Meeting Notes from February

We had another well-attended and packed-with-news meeting on Thursday evening.

  • Character House Review

Javier Campos, president of Heritage Vancouver, gave a short presentation and initiated a dialogue about the City’s new Character House Review process. Javier is opposed to what he considers “extreme” heritage preservation rules which, he believes, is forcing the city to push the majority of new density onto arterials. He wants heritage preservation to be “flexible” and for heritage enthusiasts to accept change. He cited Shannon Mews as an “atrocious” example of what can happen.

He and Heritage Vancouver are opposed to the character review proposal, especially as it is neighbourhood-specific rather than city wide.  They believe that many neighbourhoods will be de-densified by the City’s proposals at the expense of other districts. It was noted that the Review applies to RT5 zones of which there are none in Grandview. Javier seemed opposed to the concept of RT zoning, noting that while some large houses have been saved by it, the “constraints” imposed by the zoning have been “terrible” for the development of most neighbourhoods.

It was noted that “character” does not infer “heritage” and that “heritage” does not equate necessarily to “character”. It was further noted that the west side of Vancouver does not enjoy duplex zoning in the same way that we do here in Grandview, and ot was suggested that such a change would be helpful.

There was a wide-ranging discussion. There will be an Urbanarium debate on this subject on March 8th, with Michael Kluckner and Javier on opposing sides.

  • Eric’s monthly Neighbourhood Update included discussions on:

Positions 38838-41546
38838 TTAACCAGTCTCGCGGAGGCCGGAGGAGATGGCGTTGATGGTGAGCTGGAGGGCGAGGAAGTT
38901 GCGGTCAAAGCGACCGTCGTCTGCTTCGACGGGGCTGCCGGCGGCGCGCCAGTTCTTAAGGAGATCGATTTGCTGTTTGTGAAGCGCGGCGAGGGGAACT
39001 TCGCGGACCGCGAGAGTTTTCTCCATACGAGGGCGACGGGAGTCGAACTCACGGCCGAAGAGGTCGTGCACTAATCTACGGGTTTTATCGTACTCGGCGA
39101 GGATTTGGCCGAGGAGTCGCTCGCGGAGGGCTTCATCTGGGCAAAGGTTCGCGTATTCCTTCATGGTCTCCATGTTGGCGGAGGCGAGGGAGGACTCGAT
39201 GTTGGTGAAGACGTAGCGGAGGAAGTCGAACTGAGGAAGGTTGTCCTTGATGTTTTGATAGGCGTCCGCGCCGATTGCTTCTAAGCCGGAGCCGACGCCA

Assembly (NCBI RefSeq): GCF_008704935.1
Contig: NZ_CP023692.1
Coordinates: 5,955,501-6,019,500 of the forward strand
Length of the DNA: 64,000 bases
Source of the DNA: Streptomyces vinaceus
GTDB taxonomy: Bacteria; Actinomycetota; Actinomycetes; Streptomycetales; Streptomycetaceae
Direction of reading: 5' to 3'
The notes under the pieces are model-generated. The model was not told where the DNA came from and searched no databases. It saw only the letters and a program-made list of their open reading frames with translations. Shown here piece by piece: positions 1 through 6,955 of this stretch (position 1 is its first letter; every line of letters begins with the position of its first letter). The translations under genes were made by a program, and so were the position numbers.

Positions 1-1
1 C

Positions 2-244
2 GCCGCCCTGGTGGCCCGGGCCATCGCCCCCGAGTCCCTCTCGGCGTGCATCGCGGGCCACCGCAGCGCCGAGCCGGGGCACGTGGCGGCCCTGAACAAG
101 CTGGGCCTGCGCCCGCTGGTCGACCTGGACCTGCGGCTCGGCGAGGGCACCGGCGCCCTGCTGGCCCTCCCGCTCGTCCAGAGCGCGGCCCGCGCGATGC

• the new report on the thousands of empty properties in Vancouver;
    • Brookhouse, where the asbestos shingling is being removed;
    • ongoing work at the old Bottle Depot on Victoria and William;
    • more land assemblies taking place in the south of the neighbourhood;
    • the now-closed Wonderbucks property on the Drive;
    • 1145 McLean, a house built by James Guinet in 1909 which, Eric noticed during reconstruction work, was balloon-framed, unusual for such a small house;
  • Coming Events:
    • There are a number of Heritage Foundation events that may be of interest;
    • The Friends of Vancouver Archives AGM is on 19th March with Aaron Chapman as guest speaker;
  • Heritage Evaluation:  Michael took us through the new evaluation criteria for the heritage registry which now takes cultural and social history into account. It is a “values-based” approach.
  • St. Francis of Assisi Development:  There was a brief discussion about the meeting held at SFA regarding their school development. There is no further news on this.
  • Donato’s House:  We confirmed that we will be installing a plaque for the oldest existing house in Grandview. Ther wording of the plaque is still to be finalised but we agreed it should be completed by next meeting.
  • Database Expansion:  Jak spoke briefly about the new entries to the Grandview Database.

Next Meeting: Thursday 16th February

Yes, it’s go to meeting time again!  We will met as usual at:

Britannia Boardroom, Napier Street at 7:00pm on Thursday 16th February 2017

The agenda is always open to suggestions from those at the meeting, but I am sure we will touch upon:

  • What’s happening in the neighbourhood;
  • City of Vancouver’s new Heritage Evaluation system,
  • St. Francis of Assisi development project;
  • Final edit on Donato’s plaque (oldest house in GV);
  • Developments in the GV database;
  • Early prep for No Car Day display

Plus lots more!   See you there!

Grandview Database v.10

We have today uploaded a new and updated version of the Grandview Database.